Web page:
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Home » BPM » BLOB – a Friend or a Foe in BPM context ??

BLOB – a Friend or a Foe in BPM context ??


We have been using the concept of “BLOB” just everywhere, from the time we started with our primitive approach of programming and designing system architecture. It has become, just like a fixed member of the family, whenever we design a data model or the data architecture at enterprise level we need to have some room and scope for the BLOB implementation.

BLOB as i understand “Binary Large Objects”, is used to encapsulate the data, engulf the hard-disk space and most importantly make life difficult and complex for us to understand and interpret!!

Well, i dont have any personal vengeance with “BLOB” as such – as it might sound 🙂

But, am a bit confused, whether having a BLOB for a BPM Product or implementation is good or bad, be it from the design, development or performance standpoint. Its definitely a good choice for storing binary files, images and other related informations.

The words have become so catchy that even the Customers, get fancied by the word, as if it will encapsulate the data and provide another layer of security.  But the question is does it really happen??

Its the same Customer, who will hit back at us, when we come up with the reasons for lack of technical implementations or changes like exposing the columns, as the data is inaccessible, unsearchable, and un-reportable thus forcing them to purchase or get external extractors to do the job. In simple words, we create boundaries for the data we own and then use external options and means to reach out to the same data.

The in-memory data architecture i.e. blobless implementation, on the other hand provides better reporting and faster responses without any dependencies on external tools.

Here when am talking about the blob/blobless implementation in a BPM scenario,  lets try relating to the Products in the market :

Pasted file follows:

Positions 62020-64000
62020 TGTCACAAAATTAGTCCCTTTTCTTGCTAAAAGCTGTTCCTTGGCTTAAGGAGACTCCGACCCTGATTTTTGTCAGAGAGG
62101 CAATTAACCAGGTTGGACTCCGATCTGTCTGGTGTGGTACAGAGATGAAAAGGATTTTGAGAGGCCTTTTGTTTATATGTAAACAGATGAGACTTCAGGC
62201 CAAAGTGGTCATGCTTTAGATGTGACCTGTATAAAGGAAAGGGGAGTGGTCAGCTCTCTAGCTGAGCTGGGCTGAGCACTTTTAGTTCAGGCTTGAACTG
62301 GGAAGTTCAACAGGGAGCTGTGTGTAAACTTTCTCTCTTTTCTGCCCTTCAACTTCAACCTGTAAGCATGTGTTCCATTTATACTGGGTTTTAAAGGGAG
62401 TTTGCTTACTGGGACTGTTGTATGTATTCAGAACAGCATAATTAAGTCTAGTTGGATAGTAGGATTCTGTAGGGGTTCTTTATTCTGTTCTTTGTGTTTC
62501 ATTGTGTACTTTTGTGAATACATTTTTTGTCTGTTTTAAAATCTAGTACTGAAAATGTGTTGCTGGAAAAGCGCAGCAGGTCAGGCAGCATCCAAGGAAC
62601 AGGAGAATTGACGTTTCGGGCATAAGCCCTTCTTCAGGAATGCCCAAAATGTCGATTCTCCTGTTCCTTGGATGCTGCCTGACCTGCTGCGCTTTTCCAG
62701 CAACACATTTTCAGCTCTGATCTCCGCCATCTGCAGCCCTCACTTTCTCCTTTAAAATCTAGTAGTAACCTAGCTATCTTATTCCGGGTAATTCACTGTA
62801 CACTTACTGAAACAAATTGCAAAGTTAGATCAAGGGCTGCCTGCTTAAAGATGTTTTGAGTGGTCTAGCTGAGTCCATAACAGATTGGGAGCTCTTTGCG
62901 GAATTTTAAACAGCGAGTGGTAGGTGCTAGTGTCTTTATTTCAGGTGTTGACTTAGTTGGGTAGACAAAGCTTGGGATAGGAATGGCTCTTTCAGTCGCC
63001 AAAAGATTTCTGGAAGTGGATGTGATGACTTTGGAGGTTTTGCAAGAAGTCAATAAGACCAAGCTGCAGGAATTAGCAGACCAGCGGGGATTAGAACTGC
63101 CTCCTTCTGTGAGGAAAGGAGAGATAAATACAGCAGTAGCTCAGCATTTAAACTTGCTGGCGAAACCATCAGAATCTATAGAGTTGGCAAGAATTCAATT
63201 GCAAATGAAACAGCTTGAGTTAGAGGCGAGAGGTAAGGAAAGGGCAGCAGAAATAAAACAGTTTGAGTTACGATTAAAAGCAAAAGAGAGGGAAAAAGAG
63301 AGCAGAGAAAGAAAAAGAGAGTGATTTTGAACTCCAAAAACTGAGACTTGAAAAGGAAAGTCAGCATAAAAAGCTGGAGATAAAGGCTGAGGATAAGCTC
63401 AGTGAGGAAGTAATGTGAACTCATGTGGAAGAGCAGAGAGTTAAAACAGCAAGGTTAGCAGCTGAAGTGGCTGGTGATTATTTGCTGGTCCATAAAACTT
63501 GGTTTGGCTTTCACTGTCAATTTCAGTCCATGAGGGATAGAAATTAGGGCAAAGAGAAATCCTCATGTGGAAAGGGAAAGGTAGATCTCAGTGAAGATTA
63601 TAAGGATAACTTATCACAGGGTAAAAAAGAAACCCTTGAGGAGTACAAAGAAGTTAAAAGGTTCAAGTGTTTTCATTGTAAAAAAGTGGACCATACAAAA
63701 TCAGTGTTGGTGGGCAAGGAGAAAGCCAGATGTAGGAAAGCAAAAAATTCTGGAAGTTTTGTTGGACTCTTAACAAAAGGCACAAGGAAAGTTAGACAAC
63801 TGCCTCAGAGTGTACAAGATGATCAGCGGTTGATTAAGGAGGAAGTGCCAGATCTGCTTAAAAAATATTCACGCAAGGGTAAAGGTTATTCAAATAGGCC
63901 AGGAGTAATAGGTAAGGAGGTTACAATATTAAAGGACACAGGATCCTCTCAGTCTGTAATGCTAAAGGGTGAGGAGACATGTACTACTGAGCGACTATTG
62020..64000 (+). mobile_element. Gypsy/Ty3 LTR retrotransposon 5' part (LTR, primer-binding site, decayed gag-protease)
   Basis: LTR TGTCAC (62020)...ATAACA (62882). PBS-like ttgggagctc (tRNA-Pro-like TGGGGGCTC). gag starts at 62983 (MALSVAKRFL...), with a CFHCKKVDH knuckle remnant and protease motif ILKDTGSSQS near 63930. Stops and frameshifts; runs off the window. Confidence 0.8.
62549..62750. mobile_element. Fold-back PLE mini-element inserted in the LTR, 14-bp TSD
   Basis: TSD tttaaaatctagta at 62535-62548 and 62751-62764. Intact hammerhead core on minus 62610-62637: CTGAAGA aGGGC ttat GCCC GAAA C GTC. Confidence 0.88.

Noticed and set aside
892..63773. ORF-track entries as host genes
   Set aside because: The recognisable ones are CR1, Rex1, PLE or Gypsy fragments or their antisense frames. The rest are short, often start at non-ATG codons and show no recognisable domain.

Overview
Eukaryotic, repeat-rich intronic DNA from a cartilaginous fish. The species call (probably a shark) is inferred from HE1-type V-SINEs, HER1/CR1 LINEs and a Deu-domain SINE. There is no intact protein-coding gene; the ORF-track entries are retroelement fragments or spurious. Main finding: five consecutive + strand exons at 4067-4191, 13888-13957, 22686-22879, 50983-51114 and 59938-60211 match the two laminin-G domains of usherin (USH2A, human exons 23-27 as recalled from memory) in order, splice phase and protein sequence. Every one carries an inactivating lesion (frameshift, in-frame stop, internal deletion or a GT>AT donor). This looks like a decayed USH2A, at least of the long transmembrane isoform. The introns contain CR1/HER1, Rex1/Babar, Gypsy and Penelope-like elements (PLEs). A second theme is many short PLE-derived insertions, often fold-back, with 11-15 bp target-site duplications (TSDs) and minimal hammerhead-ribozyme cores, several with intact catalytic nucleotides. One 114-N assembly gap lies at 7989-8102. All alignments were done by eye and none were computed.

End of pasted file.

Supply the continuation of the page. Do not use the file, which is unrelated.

Pegasystems PRPC(Pega Rules Process Commander) I suppose is the only BPM Product that implements using the BLOB Model i.e storing all the work instances in the form of a XML in the BLOB.

And for facilitating Reporting, Search and other features – it can be done at ease if we are working withing the same product using the OOTB Features. But yes AGREED, if we are trying to infer to the case related data directly from outside, we may not be able to do so. In order to achieve this, we need to have the extractor provided by Pega (BIX – Business Information Exchange) which decrypts the encapsulated BLOB data and embedded properties that can be used for Reporting or by Data warehousing products for archival. From my personal experience never faced many challenges by using the OOTB rules for Reporting and Search.

Learnt recently, that Appian another BPM Product in the Market, is using a blobless in memory implementation for the data storage and retrieval.

Am not very sure about IBM BPM, Lombardi, TIBCO , Oracle and other competitive products in the market. Having worked in Pega, could add on my thoughts and view points.

The question is not related to the products, as to which is better or not!!(all are equally good with the features they provide)…..The products are just cited as examples for reference.

The generic question irrespective of the Product owner is, “Which is a better approach and can be set as a benchmark – to go with the BLOB model or BLOBLESS model of data architecture and memory management

Am a bit puzzled and confused!!

Please feel free to share your thoughts on the same!!

The Link which ignited this topic (reference) : http://www.appian.com/blog/intelligent-bpm/beware-of-the-blob

Image(s): FreeDigitalPhotos.net

Happy Learning!! 🙂

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3 Comments

  1. Vivekanand Jha says:

    Yes i am also little concerned about BLOB’s. It is just that the existing DBMS architectures are not ready for the surprises BLOB may throw. For e.g IBM DB2 is always a nightmare while working with BLOB and if the application interacts with some type of flat files like CSV’s then be ready for a long term fight…

    • Thanks Vivek Bhai. Very rightly said “the surprise exceptions” are quite weird. And good to learn about the IBM DB2. I suppose its just not with BPM, in general BLOBS, have their own advantages and flaws…its just the trade-off which the Architect/Customer has to do!!

  2. BIX victim says:

    I’ve been creating reports from the BIX repository and it has been the most painful task ever. Besides performance issues there’s not documentation of how to to fine tune the tool which is odd for an expensive tool.

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